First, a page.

The Last Garden a Trilogy: X-Men Meets Harry Potter
Review by Susan Orosco
The Last Garden by Jorge E. Ancheytta takes place in a remote mountain hideaway where Heidi, her brother Checo and their cousin Coco live with some of the last humans on earth. Their world was destroyed long ago by the shadow, and only a few survived. But when Heidi’s and Checo’s father crosses over to the dark side the trio is called upon to find and rescue him.
They learn that their father possesses the key to the mystery of the world’s destruction and possibly answers to their future. Armed with three instruments endowed with special powers, Heidi, Checo and Coco bravely descend to the dark side, not knowing what they will see and whom they will meet. Joined by Koby, a dark side inhabitant who is on their side, the teens seek both the man and the truth.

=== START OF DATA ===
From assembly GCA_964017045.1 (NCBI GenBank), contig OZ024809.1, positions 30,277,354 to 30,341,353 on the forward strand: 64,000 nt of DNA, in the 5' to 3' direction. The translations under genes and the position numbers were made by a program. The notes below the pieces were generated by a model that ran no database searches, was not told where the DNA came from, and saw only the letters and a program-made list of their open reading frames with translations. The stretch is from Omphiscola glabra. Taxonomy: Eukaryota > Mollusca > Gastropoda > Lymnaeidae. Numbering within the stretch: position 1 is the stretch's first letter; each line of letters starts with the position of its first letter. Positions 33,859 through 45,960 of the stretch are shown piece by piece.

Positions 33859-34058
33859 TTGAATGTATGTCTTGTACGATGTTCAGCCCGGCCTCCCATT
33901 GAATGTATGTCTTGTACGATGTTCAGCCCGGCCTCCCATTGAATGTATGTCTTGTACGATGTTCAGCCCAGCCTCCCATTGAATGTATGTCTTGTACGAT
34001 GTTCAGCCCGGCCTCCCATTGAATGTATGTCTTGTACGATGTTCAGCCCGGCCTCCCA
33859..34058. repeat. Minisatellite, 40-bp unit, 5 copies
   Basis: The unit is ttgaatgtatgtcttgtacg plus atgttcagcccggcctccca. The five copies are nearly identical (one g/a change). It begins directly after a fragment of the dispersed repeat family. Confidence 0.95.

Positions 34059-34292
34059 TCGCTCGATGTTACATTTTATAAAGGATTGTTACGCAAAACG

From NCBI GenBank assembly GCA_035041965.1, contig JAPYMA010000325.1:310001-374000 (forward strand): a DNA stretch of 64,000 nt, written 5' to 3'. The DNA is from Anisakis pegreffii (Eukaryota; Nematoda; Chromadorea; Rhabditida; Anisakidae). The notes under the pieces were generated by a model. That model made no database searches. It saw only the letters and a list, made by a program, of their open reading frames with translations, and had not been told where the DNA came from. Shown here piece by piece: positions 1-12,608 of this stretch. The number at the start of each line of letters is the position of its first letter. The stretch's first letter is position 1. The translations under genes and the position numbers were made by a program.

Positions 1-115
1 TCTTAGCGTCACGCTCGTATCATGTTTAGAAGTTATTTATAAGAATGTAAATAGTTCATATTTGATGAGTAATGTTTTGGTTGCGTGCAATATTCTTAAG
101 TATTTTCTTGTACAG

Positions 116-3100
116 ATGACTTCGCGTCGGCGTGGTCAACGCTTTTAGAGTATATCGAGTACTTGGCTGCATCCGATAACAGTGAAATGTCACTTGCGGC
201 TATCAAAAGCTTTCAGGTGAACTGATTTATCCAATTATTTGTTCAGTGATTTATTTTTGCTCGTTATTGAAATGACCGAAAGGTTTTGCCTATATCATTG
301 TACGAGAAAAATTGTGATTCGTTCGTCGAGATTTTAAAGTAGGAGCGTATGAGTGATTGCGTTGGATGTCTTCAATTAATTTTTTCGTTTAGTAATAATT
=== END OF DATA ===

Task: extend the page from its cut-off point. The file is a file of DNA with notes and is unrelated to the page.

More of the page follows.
What they discover on their adventurous journey is far from what they expect, and they soon find themselves faced with the task of saving both their own lives and the lives of those they love.
A short description of this book would be – The X-Men meets Harry Potter. It is an amazing first book of a trilogy. It is a colorful adventure story aimed at the young adult audience.
It takes place in the mountains of Pasadena after what appears to be an attack by a dark force. It is later called ‘The Shadow’. For planet earth it is the end of the world. The Shadow devours 90% of earth when this story unfolds.
It is centered on three teenage characters, Heidi, her bother Checo and their cousin Coco. They are each armed with a powerful weapon that takes them on a dangerous journey. They are compelled to defeat The Shadow. It is their mission to save Heidi’s father who has mysteriously crossed from the light side of life to the darkness where The Shadow resides.
The adventure is filled with amazing characters, imagination and magic. This first book ends as the battle begins. This book is especially designed for the young adult audience who is in need of more magic, adventure and a hint of romance.
I would venture to say this book is also a great fit for film and possibly stage.